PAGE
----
Naga women key to eco. health — NSWC
‘But Naga society is still reluctant to reform traditionally established norms to elevate status of women’
Eastern Mirror Desk
Dimapur, Oct. 14: In recent years, there has been an increase in the number of studies on women in Nagaland through which questions have been raised, discussed, and debated on the role of women in the state.
The nature of the social structures and practices in Nagaland has had a huge effect on women’s sense of insecurity and feelings of inferiority, according to the ‘Baseline Survey on Social, Economic & Political Empowerment of Women in Nagaland’ released earlier this year by the Nagaland State Commission for Women (NSCW).
The NSCW, in its survey report, states: “Naga women, today, have considerable amount of individual and social freedom, security, and respect; nevertheless, she is yet to experience life on an equal footing with men. The very nature of patriarchy in Nagaland renders women voiceless. Women are ignored in all important decision making processes. She may be the homemaker, but the father is the head of the family and the final decider within the family circle.
“The economy of the state is predominately agriculture (sic) with majority of the population living in rural areas. 70% of the population derives their livelihood from agriculture. A large number of women in Nagaland are cultivators. A substantial number of them are engaged in informal trading activities and they comprise the majority of the market stallholders and vendors selling vegetables and indigenous produce.”
These women, according to the commission, are not only independent of their male counterparts, but also the major source of support to their families. Few women have accessed the government schemes, economic credits and opportunities provided to women to improve their economic status, it stated.
“Society readily welcomes these additional contributions from the women to support their families; however, the Naga society is still reluctant to bring about reforms in the traditionally established norms to elevate women’s status,” the report reads.
The survey also draws attention to the village administration: that every village in Nagaland is administered by the village council who take full responsibility of political, social, and economic issues. “Each village has its own set of customary laws. The people in the villages maintain their social organisations with the guidance of the customary laws. These customary laws and practices define the status of women. Naga women do have privileges and opportunities, but face numbers of social, cultural, and political limitations.”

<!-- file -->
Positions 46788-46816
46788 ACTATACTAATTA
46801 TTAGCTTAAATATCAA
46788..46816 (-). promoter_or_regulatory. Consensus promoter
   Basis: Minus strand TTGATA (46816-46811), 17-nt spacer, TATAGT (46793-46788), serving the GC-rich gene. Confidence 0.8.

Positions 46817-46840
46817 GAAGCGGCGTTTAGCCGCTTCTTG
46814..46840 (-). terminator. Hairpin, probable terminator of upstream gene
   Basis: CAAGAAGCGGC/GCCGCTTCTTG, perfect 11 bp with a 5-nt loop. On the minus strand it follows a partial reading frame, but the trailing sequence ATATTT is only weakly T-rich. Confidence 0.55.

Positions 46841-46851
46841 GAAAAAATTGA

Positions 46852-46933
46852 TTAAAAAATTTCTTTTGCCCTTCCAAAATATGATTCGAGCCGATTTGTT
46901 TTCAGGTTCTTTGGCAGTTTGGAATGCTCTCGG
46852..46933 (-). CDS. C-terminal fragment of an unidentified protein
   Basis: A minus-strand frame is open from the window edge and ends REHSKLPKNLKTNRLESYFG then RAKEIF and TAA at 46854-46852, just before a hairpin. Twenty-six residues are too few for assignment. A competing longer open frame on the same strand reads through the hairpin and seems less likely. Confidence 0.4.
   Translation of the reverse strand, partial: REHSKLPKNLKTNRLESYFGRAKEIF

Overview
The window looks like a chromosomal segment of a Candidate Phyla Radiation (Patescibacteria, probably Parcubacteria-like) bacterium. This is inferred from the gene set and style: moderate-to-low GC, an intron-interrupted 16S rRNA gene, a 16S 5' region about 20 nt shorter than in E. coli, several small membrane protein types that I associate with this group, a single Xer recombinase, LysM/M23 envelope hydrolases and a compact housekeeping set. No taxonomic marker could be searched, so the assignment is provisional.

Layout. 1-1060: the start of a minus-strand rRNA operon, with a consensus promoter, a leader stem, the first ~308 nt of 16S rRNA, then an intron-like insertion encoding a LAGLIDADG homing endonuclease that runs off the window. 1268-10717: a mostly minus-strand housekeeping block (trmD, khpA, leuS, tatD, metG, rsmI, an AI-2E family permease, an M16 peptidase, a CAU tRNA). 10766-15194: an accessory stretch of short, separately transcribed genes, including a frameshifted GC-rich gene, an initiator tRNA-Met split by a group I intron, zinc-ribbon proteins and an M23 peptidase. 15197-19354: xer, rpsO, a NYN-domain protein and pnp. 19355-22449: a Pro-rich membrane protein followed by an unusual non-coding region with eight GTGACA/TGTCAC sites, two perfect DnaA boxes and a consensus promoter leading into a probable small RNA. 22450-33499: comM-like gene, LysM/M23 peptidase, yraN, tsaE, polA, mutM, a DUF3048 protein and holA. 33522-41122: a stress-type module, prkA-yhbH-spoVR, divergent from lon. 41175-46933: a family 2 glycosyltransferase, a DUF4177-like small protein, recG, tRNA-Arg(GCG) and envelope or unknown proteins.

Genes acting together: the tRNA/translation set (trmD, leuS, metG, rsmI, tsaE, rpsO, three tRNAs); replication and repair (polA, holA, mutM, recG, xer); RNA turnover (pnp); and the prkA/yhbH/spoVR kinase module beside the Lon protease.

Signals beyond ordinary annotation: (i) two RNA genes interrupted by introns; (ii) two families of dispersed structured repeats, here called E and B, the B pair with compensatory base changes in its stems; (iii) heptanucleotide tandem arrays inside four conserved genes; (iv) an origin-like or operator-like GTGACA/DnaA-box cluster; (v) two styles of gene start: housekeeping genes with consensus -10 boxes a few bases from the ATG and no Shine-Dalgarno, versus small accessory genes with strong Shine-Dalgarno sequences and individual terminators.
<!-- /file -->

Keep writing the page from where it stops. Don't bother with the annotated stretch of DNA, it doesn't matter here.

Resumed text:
Also, the survey notes that “women in Nagaland are very poorly represented at all levels of formal decision making processes”.
The United Nations (UN) has declared October 15 as ‘International Day of Rural Women’. According to the UN, the crucial role that women and girls play in ensuring sustainability of rural households and communities, improving rural livelihoods and overall wellbeing, has been increasingly recognised.
It acknowledges that “women account for a substantial proportion of the agricultural labour force, including informal work, and perform the bulk of unpaid care and domestic work within families and households in rural areas. They make significant contributions to agricultural production, food security and nutrition, land and natural resource management, and building climate resilience.”
Women farmers, it further states, may be as productive and enterprising as their male counterparts; but are less able to access land, credit, agricultural inputs, markets and high-value agri food chains and obtain lower prices for their crops.
According to a research presented by Dr. Adani Ngullie, an assistant professor of History at Unity College, Dimapur during a recent seminar, there are many educated Naga women whose economic status have seen improvement; however, the economic status of Naga women as a collective has not seen much improvement.
Despite the general assumption that there is no gender discrimination in a patriarchal Naga society, Naga women are still struggling to find their place in decision making bodies and in inheritance of parental properties, she had expressed.
According to Ngullie, though some parents gifts their daughters acquired properties, this was not generally practised and yet to be legalised; and this practice has not yet reached the rural areas or ‘villages where women are poor, illiterate and economically not sound.’